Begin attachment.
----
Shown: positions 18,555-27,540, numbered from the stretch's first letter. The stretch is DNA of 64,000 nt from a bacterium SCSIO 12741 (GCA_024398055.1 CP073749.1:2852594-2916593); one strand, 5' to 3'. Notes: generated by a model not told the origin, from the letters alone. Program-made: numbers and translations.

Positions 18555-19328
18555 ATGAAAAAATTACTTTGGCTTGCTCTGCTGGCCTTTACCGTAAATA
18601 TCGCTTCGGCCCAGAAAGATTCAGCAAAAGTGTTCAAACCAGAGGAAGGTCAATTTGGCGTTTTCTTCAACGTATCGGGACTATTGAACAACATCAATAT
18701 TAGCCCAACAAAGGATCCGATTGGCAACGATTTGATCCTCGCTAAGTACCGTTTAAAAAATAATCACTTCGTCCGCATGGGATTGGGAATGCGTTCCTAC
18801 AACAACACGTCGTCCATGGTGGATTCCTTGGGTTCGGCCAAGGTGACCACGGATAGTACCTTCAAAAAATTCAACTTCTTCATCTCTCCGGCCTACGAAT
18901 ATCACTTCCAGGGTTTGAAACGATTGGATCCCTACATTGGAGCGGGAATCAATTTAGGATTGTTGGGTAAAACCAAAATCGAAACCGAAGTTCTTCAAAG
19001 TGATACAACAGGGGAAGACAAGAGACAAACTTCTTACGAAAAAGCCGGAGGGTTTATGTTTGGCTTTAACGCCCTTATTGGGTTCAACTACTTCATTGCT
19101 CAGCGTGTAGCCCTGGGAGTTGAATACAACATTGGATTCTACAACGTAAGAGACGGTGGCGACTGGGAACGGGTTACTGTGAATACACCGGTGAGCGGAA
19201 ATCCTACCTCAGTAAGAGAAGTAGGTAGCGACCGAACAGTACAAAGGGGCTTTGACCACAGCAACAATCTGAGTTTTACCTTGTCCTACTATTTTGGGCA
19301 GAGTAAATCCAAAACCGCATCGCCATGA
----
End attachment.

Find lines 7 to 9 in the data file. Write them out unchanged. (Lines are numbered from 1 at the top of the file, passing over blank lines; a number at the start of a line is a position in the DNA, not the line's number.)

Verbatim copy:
18901 ATCACTTCCAGGGTTTGAAACGATTGGATCCCTACATTGGAGCGGGAATCAATTTAGGATTGTTGGGTAAAACCAAAATCGAAACCGAAGTTCTTCAAAG
19001 TGATACAACAGGGGAAGACAAGAGACAAACTTCTTACGAAAAAGCCGGAGGGTTTATGTTTGGCTTTAACGCCCTTATTGGGTTCAACTACTTCATTGCT
19101 CAGCGTGTAGCCCTGGGAGTTGAATACAACATTGGATTCTACAACGTAAGAGACGGTGGCGACTGGGAACGGGTTACTGTGAATACACCGGTGAGCGGAA